Can Therapy Help My Child Get Over an Eating Disorder?
It’s unfortunate, but 22% of children and adolescents in the world have disordered eating behaviors. This means that in a classroom, around five kids have an eating disorder. And your child might be one of them.
It’s tough figuring out yourself as a teen while society pushes images of picture-perfect celebrities on you. Add on pressure from peers at school, and kids can easily develop an eating disorder to cope.
If you’ve noticed issues with your child, then you might want them to get eating disorder treatment. Read on to see if therapy for eating disorders can help your kid.
Do Therapies for Eating Disorders Work?
Let’s first answer the main question: will therapy even work for your child’s eating disorder? The answer is a resounding yes!
Various forms of therapy can help a person reevaluate their relationship with food and also build confidence in themselves. This, combined with other things (like medications and education), can enable your child to be successful in overcoming their eating disorder.
What Therapies Are Available?
Now that you know that therapy for eating disorders is effective, you might be wondering what options are available. Here are the common types your child can consider, which are usually accessible through primary psychotherapy.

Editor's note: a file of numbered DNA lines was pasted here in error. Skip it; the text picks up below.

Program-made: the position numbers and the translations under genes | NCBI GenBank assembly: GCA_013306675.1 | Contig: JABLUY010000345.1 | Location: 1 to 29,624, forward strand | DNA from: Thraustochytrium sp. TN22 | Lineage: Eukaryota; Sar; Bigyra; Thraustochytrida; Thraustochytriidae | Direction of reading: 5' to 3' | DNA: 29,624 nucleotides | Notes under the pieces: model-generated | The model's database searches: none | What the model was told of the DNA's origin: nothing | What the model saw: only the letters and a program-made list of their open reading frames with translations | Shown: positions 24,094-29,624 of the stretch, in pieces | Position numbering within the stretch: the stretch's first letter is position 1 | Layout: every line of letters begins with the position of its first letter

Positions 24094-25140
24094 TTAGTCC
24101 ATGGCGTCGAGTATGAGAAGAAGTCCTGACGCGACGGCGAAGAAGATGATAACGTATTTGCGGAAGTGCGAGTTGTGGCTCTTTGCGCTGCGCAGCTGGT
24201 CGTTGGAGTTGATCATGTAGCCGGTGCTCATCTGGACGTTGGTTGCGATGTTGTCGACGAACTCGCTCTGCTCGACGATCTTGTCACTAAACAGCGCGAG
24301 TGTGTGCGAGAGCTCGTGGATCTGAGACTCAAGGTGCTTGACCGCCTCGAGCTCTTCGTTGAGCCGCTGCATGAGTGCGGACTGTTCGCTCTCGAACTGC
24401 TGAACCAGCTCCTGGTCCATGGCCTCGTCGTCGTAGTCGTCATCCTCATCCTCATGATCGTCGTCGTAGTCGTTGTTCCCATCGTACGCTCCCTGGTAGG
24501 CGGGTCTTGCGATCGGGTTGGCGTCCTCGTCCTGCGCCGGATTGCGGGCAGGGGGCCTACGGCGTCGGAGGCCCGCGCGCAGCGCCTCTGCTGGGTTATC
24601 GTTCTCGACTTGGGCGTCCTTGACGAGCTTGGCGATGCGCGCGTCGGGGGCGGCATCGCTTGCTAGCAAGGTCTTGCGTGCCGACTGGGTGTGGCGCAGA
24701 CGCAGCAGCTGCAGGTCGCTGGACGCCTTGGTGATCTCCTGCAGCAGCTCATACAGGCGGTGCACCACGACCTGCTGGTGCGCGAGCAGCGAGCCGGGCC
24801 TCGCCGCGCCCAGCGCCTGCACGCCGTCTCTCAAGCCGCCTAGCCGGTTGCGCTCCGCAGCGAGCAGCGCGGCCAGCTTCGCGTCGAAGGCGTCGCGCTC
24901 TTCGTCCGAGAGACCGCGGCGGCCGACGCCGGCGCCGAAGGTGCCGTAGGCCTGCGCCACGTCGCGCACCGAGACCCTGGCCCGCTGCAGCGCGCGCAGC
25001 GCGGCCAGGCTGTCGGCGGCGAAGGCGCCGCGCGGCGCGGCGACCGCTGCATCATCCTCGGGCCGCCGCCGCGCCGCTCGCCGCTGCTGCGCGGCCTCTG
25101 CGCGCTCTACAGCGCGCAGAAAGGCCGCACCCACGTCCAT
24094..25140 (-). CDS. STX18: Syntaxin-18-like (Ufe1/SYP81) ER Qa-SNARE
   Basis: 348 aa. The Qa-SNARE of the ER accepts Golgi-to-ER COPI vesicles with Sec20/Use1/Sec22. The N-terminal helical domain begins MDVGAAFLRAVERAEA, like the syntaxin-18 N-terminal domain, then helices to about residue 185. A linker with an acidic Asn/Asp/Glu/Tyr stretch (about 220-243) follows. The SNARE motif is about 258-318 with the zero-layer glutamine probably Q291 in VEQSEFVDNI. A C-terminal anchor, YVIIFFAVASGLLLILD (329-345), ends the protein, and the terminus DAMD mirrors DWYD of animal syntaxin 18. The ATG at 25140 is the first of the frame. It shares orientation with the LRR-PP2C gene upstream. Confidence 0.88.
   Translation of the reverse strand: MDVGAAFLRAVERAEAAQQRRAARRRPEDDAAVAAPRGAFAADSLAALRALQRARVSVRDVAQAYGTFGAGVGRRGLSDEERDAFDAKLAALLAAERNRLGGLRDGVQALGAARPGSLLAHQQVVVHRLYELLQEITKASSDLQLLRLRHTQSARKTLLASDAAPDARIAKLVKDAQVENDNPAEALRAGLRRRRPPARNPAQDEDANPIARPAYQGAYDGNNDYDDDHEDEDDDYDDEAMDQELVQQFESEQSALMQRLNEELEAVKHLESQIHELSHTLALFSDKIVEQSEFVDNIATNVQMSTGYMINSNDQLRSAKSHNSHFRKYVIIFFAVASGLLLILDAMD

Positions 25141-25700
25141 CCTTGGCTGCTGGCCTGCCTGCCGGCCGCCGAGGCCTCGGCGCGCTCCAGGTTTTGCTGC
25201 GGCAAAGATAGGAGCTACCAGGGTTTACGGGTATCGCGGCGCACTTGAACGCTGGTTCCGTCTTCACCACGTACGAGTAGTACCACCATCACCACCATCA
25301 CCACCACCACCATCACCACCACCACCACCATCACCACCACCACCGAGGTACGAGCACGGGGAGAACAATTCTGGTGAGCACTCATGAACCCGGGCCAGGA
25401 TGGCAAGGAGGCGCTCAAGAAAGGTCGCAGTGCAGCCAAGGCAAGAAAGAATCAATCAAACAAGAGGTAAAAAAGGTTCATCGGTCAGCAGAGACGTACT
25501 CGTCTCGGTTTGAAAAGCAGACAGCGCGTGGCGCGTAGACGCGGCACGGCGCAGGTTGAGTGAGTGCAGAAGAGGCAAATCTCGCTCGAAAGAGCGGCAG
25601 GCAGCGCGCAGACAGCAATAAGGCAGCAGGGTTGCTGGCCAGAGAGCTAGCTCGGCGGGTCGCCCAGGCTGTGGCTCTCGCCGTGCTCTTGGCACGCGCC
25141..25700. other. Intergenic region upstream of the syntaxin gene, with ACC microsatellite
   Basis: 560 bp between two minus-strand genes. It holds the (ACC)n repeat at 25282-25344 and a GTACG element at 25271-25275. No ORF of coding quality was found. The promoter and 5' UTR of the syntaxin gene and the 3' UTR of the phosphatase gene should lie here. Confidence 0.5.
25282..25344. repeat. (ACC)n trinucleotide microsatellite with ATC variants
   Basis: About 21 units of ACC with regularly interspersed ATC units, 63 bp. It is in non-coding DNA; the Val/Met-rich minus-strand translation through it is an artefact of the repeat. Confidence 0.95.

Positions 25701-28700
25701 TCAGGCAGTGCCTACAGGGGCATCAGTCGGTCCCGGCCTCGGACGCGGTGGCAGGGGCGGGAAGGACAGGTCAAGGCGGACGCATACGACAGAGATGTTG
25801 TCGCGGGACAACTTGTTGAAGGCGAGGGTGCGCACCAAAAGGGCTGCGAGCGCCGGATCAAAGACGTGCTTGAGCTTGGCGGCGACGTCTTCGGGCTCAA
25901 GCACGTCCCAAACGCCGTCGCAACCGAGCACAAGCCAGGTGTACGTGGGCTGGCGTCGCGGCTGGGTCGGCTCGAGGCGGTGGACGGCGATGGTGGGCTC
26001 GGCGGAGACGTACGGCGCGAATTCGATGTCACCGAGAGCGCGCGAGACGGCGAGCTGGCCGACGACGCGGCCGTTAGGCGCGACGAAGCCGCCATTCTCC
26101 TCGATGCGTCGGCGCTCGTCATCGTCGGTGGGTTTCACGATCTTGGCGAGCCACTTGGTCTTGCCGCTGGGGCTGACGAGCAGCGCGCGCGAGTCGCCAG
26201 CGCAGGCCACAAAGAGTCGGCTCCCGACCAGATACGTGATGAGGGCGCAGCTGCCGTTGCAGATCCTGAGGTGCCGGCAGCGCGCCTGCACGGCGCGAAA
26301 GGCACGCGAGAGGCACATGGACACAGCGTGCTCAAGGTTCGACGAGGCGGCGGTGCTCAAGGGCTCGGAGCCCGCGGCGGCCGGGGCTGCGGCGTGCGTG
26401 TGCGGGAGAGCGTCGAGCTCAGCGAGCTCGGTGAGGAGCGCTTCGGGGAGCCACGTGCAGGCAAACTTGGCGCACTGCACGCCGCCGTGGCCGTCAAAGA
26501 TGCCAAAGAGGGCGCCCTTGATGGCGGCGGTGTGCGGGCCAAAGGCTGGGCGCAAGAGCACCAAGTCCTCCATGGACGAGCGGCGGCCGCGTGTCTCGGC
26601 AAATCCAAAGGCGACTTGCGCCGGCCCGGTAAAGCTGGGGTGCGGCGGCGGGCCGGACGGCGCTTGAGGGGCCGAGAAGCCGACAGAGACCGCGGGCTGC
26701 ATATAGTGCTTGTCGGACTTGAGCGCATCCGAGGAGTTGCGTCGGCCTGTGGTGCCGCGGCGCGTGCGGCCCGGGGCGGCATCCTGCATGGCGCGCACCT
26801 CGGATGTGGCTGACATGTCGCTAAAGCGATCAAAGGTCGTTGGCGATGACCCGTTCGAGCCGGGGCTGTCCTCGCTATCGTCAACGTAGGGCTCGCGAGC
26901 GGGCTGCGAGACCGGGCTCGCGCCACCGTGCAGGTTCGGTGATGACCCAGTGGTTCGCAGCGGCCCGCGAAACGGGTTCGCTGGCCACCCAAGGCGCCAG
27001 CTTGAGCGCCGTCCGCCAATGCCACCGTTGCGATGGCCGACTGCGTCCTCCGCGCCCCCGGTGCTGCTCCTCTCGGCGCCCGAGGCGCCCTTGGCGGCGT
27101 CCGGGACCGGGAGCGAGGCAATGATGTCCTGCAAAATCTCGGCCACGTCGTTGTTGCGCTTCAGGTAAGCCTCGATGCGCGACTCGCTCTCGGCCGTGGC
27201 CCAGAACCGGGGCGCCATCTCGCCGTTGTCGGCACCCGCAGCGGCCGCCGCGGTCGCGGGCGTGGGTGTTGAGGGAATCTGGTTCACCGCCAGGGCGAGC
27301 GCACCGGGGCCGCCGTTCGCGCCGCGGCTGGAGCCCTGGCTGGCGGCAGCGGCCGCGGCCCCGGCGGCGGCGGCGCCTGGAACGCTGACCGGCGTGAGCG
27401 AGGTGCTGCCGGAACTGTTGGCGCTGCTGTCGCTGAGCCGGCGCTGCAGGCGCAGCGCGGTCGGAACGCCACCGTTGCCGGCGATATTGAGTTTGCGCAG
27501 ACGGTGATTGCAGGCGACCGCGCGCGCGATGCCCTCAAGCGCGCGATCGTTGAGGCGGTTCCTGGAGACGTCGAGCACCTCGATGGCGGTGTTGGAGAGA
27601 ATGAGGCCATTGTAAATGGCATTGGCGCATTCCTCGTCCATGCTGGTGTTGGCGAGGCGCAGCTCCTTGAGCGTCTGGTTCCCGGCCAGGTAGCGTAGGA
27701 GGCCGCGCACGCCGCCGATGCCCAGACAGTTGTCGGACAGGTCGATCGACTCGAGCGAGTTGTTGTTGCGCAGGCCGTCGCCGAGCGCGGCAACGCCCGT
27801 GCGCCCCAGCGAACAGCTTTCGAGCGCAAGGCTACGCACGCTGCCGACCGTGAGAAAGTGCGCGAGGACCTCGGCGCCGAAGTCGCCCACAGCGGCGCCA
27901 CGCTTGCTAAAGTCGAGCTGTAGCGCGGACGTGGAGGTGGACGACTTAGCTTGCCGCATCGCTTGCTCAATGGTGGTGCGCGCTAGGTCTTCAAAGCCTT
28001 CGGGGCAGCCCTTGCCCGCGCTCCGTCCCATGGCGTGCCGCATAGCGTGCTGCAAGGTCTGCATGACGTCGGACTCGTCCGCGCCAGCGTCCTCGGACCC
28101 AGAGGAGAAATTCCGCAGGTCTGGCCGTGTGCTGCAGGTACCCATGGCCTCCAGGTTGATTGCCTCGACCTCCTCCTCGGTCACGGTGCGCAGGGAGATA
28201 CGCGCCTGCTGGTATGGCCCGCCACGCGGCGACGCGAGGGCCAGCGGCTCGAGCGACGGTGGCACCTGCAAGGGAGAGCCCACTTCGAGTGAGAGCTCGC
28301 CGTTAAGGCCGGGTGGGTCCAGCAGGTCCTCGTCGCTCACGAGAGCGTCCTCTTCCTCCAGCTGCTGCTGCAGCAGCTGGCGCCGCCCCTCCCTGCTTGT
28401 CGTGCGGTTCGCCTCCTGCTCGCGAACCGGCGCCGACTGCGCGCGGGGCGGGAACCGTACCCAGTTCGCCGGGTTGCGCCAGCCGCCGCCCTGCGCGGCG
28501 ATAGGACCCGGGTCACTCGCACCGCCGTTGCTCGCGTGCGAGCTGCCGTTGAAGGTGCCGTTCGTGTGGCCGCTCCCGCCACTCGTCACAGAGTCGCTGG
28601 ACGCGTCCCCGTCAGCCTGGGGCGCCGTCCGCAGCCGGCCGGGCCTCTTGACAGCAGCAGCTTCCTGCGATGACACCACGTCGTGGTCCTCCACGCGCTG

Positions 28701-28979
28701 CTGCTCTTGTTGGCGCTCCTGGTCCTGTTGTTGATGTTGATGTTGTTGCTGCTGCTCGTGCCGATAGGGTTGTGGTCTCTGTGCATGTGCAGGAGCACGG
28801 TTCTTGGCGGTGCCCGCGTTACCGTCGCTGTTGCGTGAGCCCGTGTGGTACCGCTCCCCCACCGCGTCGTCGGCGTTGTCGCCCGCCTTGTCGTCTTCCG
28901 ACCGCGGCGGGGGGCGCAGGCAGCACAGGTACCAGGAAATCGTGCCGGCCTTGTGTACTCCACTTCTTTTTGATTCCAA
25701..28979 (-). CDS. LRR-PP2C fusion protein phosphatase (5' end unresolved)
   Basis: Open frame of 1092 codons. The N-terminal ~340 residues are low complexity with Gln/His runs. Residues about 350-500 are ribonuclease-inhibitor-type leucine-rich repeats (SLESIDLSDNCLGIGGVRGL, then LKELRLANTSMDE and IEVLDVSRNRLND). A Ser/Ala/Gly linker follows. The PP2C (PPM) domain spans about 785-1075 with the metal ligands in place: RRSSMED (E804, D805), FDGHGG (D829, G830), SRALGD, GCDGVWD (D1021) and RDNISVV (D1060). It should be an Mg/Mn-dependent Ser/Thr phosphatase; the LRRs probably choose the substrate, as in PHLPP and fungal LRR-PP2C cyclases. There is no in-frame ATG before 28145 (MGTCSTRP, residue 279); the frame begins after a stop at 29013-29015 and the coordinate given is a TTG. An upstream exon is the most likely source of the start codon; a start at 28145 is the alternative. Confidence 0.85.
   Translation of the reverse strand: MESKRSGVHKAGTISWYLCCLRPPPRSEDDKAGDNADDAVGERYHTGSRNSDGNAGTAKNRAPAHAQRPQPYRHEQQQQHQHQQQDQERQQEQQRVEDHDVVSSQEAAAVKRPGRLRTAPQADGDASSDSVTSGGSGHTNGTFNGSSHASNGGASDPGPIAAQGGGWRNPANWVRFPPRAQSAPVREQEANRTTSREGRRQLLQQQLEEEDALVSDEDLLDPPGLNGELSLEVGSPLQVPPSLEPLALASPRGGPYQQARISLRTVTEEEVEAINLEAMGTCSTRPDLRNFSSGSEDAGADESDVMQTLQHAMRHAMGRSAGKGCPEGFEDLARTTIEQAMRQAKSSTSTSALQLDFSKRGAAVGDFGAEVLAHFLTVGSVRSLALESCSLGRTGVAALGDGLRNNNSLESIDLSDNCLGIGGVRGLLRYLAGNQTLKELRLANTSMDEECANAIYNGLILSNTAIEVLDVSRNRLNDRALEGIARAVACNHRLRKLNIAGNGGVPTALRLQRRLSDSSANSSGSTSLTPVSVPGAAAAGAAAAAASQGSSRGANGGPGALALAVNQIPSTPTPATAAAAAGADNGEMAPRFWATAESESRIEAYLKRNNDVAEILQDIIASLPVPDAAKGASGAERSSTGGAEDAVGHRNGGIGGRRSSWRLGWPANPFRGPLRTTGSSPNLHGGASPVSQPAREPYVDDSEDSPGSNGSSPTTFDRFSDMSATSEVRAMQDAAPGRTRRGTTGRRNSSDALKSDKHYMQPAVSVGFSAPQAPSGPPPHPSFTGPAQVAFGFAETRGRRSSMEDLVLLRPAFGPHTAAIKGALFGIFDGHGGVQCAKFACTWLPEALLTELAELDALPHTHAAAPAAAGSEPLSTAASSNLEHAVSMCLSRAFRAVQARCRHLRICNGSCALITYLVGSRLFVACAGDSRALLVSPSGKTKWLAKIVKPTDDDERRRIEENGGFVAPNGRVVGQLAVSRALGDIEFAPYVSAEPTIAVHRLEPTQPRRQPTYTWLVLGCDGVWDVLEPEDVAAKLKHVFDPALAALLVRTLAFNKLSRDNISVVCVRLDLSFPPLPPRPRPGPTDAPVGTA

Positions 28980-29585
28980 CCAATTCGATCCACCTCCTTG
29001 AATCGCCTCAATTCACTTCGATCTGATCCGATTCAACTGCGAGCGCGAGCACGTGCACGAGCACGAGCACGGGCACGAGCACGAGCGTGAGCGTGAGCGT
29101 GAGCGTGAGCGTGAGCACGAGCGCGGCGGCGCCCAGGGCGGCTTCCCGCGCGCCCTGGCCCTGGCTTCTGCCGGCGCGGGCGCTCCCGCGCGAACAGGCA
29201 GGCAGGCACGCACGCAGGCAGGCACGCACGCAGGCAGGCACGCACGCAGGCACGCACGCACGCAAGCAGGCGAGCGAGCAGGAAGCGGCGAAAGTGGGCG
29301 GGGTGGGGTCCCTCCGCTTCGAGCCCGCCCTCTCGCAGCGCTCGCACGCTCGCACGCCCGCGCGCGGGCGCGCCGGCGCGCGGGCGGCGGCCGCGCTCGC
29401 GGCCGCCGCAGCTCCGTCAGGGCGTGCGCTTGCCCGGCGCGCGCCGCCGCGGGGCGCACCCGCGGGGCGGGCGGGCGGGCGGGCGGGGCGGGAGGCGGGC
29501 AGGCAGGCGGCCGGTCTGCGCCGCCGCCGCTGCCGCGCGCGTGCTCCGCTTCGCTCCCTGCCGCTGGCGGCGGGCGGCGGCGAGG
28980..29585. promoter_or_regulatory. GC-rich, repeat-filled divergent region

Cognitive Behavioral Therapy (CBT)
CBT has been proven to be effective for a wide variety of uses, including substance abuse, anxiety and depression, and eating disorders. This is because the therapy teaches you to identify negative thought patterns and modify them to be more positive.
Cognitive behavioral therapy for an eating disorder can help your kid have a new perspective on food, as well as their weight and appearance.
Dialectal Behavior Therapy (DBT)
DBT is similar to CBT but aims to teach you skills to change your behaviors. It’s been particularly studied for eating disorders, so you can trust that it’ll work for your child.
During therapy, they’ll explore their emotions and learn ways to cope with distress. They’ll also gain valuable interpersonal skills and practice more mindfulness.
Family-Based Treatment (FBT)
FBT is also known as the Maudsley Method, and it’s specifically used for children and adolescents. Their loved ones (such as their parents and siblings) are key in assisting them during recovery.
For example, you might keep track of their unhealthy behaviors and interrupt them. You’ll also help them keep up with healthy eating patterns.
Therapy for Eating Disorders Works
Therapy for eating disorders can do wonders for your teen. Not only can they create a healthier future, but they can also form a better relationship with those around them.
So if you suspect that your child has an eating disorder, it can be beneficial to sit down with them to discuss your concerns. Together, you can decide which therapies to use and when to sign your kid up. When you treat them with love, respect, and patience, they’ll be more open to treatment options and a brighter future.
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